It’s been a while since I wrote a series I love post – and as we’re all in the market for some binge-reading at the moment, I thought I would offer a suggestion for Easter at the same time. I have written about Elizabeth Jane Howard’s series in roundup posts before, but it’s been a few years and now seems like the time to have a proper moment for them.
So the series tells the stories of the Cazalet family from the last years before World War Two until the 1950s. A the start of the series in The Light Years, you meet the characters in 1937 as they gather at Home Place – where The Brig and Duchy live. They have four grown-up children, sons Hugh, Edward and Rupert – who all work in the family firm – and a daughter, Rachel, who lives at home. Their lives look perfect on the surface, but underneath they all have problems. Hugh is still struggling after the Great War, Edward is chronically unfaithful to his wife, Rupert has a younger, demanding wife and Rachel is putting her loyalty to the family above any chance of personal happiness. All three of the sons have children and we see their lives too, complete with rivalries, alliances and fears. As the series goes on, you see them all age and mature (and in some cases die) until by the final book of the series even the youngest of the children from the first book are adults.
The narrative moves from character to character, so they all have their own stories that add up to a bigger picture that only the reader is fully aware of. I have been known to go through the series just reading the bits about my favourite characters. I don’t know how Elizabeth Jane Howard does it, but she juggles a huge cast of characters while making them all seem different and distinct, and by the end you have sympathy even for the people who you found the most unlikable at the start *cough* Edward *cough* Villy *cough* and have seen promising children turn into horrors. It’s not quite a Rich People Problems book, because although they are well off upper class types (not aristocracy though) the war is a genuine real problem with genuine consequences, but it’s not far off.
I first read the original quartet while raiding my mum’s bookshelves in my teens and my sister read them not long after. I actually own then as actual books and as ebooks and they are one of the few series that we all own our own copies of. Well, at least we all own the first four books. I think I’m the only one with a copy of the fifth. All Change came out in 2013 nearly 20 years after Casting Off – which had finished the series off perfectly – to my mind at least. Looking back at my goodreads review from the time, I found it true to the series and not contrived, but it is telling that I haven’t been back to re-read it since then. It’s quite melancholy and sad in places – more than the others are because it doesn’t have the same payoffs at the end. It was inevitable – and well signposted in the earlier books – that the war was going to change the lives and lifestyles of the family, but All Change really leans into the reality of that and it makes me a bit sad and means you end the series on a bit less of a satisfying high than you do if you finish at Casting Off. I don’t think it spoils the whole series (which was my big fear before it came out) but I prefer to think of them all as they were at the end of Casting Off – heading out into their futures with all sorts of possibilities unexplored and ahead of them.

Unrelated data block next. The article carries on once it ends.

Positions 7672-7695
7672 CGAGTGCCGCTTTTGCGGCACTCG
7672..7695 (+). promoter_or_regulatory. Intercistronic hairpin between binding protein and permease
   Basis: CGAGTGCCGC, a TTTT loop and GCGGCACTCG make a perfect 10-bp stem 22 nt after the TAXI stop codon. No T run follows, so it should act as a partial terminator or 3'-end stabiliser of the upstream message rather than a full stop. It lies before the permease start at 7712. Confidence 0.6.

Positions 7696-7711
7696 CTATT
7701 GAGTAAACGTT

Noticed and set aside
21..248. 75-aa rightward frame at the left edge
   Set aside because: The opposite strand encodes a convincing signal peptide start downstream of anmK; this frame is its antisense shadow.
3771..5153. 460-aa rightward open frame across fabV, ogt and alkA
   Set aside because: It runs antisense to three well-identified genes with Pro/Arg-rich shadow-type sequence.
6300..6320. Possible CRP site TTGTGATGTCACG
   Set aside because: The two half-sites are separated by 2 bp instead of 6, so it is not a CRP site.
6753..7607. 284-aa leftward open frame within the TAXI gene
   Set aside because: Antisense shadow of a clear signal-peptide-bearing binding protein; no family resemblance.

The weather is just starting to turn properly nice here at the moment – with flowers blooming in the garden and the sun shining – which makes it an ideal time to start reading about the last golden summers before the Second World War. At 400 pages each, they’ll also keep you going over the long Easter weekend and beyond if you want them to. I originally read these not long after I had read Barbara Taylor Bradford’s Hold the Dream series and was looking for something similar – telling the stories of a family over years and years. Once I’d read the Cazalets, I was spoiled forever for the genre. Lots of people have tried to tell stories like this, but very few have done it as well as Elizabeth Jane Howard did. The original books came out in the early 90s, so it’s very possible that some of you reading this haven’t come across her before – so if you like authors like Harriet Evans, Dinah Jeffries or have enjoyed Elena Ferrante’s Neapolitan books, you should totally try these. And if anyone has any recommendations for other series that I could read that do the same sort of thing – then drop them in the comments. Also: if you like this and haven’t read The Camomile Lawn, then you should totally read that too.
As the bookshops are closed, and these aren’t new releases, I suspect you’ll have to buy them as ebooks. The Kindle and Kobo editions of the Light Years are £3.99 at the moment, which isn’t too bad. After that the prices go up for books two and three and Casting Off is a bargainous 99p (Kindle/Kobo)- but whatever you do, don’t start there, it won’t work for you anywhere near as well.
Happy Reading and stay safe.